A political party is a political organization that typically seeks to influence, or entirely control, government policy, usually by nominating their own candidates and trying to seat them in political office. Parties participate in electoral campaigns and educational outreach or protest actions. Parties often espouse an ideology or vision, expressed in a party program, bolstered by a written platform with specific goals, forming a coalition among disparate interests.
Political philosophy is the study of topics such as politics, liberty, justice, property, rights, law, and the enforcement of a legal code by authority: what they are, why (or even if) they are needed, what, if anything, makes a government legitimate, what rights and freedoms it should protect and why, what form it should take and why, what the law is, and what duties citizens owe to a legitimate government, if any, and when it may be legitimately overthrown, if ever. In a vernacular sense, the term "political philosophy" often refers to a general view, or specific ethic, political belief or attitude, about politics that does not necessarily belong to the technical discipline of philosophy. In short, political philosophy is the activity, as with all philosophy, whereby the conceptual apparatus behind such concepts as aforementioned are analyzed, in their history, intent, evolution and the like.
Political science is a social science discipline concerned with the study of the state, nation, government, and politics and policies of government. Aristotle defined it as the study of the state. It deals extensively with the theory and practice of politics, and the analysis of political systems and political behavior, culture. Political scientists "see themselves engaged in revealing the relationships underlying political events and conditions, and from these revelations they attempt to construct general principles about the way the world of politics works." Political science intersects with other fields; including economics, law, sociology, history, anthropology, public administration, public policy, national politics, international relations, comparative politics, psychology, political organization, and political theory. Although it was codified in the 19th century, when all the social sciences were established, political science has ancient roots; indeed, it originated almost 2,500 years ago with the works of Plato and Aristotle.
Political science is commonly divided into at least distinct sub-disciplines which together constitute the field:
The Prague Declaration on European Conscience and Communism (also known as the Prague Declaration), which was signed on 3 June 2008, was a declaration initiated by the Czech government and signed by prominent European politicians, former political prisoners and historians, among them Václav Havel and Joachim Gauck, which called for "Europe-wide condemnation of, and education about, the crimes of communism." The declaration concluded the conference European Conscience and Communism, an international conference that took place at the Czech Senate from 2 to 3 June 2008, hosted by the Senate Committee on Education, Science, Culture, Human Rights and Petitions, under the auspices of Alexandr Vondra, Deputy Prime Minister of the Czech Republic for European Affairs, and organised by Jana Hybášková MEP and Senator Martin Mejstřík in co-operation with the Office of the Government of the Czech Republic, the Institute for the Study of Totalitarian Regimes and the European People's Party's Robert Schuman Foundation.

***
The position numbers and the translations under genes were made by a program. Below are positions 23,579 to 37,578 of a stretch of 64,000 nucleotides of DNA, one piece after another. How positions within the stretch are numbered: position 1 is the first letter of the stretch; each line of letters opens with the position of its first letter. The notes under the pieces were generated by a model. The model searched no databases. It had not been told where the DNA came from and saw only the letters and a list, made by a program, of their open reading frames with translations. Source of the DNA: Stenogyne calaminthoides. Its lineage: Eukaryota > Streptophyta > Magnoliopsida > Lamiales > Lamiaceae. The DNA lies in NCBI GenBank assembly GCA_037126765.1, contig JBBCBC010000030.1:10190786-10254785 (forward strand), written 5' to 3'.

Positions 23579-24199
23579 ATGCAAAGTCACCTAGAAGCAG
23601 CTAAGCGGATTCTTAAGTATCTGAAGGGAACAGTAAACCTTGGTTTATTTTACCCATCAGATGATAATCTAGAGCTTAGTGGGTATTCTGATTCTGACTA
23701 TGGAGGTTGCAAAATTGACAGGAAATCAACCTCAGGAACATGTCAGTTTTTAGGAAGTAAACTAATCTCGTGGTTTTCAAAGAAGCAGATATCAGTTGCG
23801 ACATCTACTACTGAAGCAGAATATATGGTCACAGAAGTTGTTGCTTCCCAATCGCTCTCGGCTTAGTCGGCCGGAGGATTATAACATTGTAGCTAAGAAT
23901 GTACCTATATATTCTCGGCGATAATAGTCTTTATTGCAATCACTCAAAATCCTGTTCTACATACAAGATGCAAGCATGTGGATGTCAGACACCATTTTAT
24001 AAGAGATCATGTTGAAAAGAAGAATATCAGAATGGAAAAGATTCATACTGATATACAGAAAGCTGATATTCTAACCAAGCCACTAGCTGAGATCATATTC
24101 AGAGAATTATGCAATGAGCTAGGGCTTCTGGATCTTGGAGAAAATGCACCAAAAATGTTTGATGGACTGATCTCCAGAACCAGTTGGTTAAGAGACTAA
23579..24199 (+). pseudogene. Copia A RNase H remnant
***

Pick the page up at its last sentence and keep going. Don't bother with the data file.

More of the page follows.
Central to the declaration is the call for an "all-European understanding that both the Nazi and Communist totalitarian regimes [...] should be considered to be the main disasters, which blighted the 20th century." The declaration or its proposals have received support from the European Parliament, notably in its 2009 resolution on European conscience and totalitarianism, from other bodies of the European Union, from the governments of multiple European countries affected by communist totalitarian rule and Soviet occupation, and from the Organization for Security and Co-operation in Europe.
Totalitarian democracy is a term made famous by Israeli historian J. L. Talmon to refer to a system of government in which lawfully elected representatives maintain the integrity of a nation state whose citizens, while granted the right to vote, have little or no participation in the decision-making process of the government. The phrase had previously been used by Bertrand de Jouvenel and E.H. Carr, and subsequently by F. William Engdahl and Sheldon S. Wolin.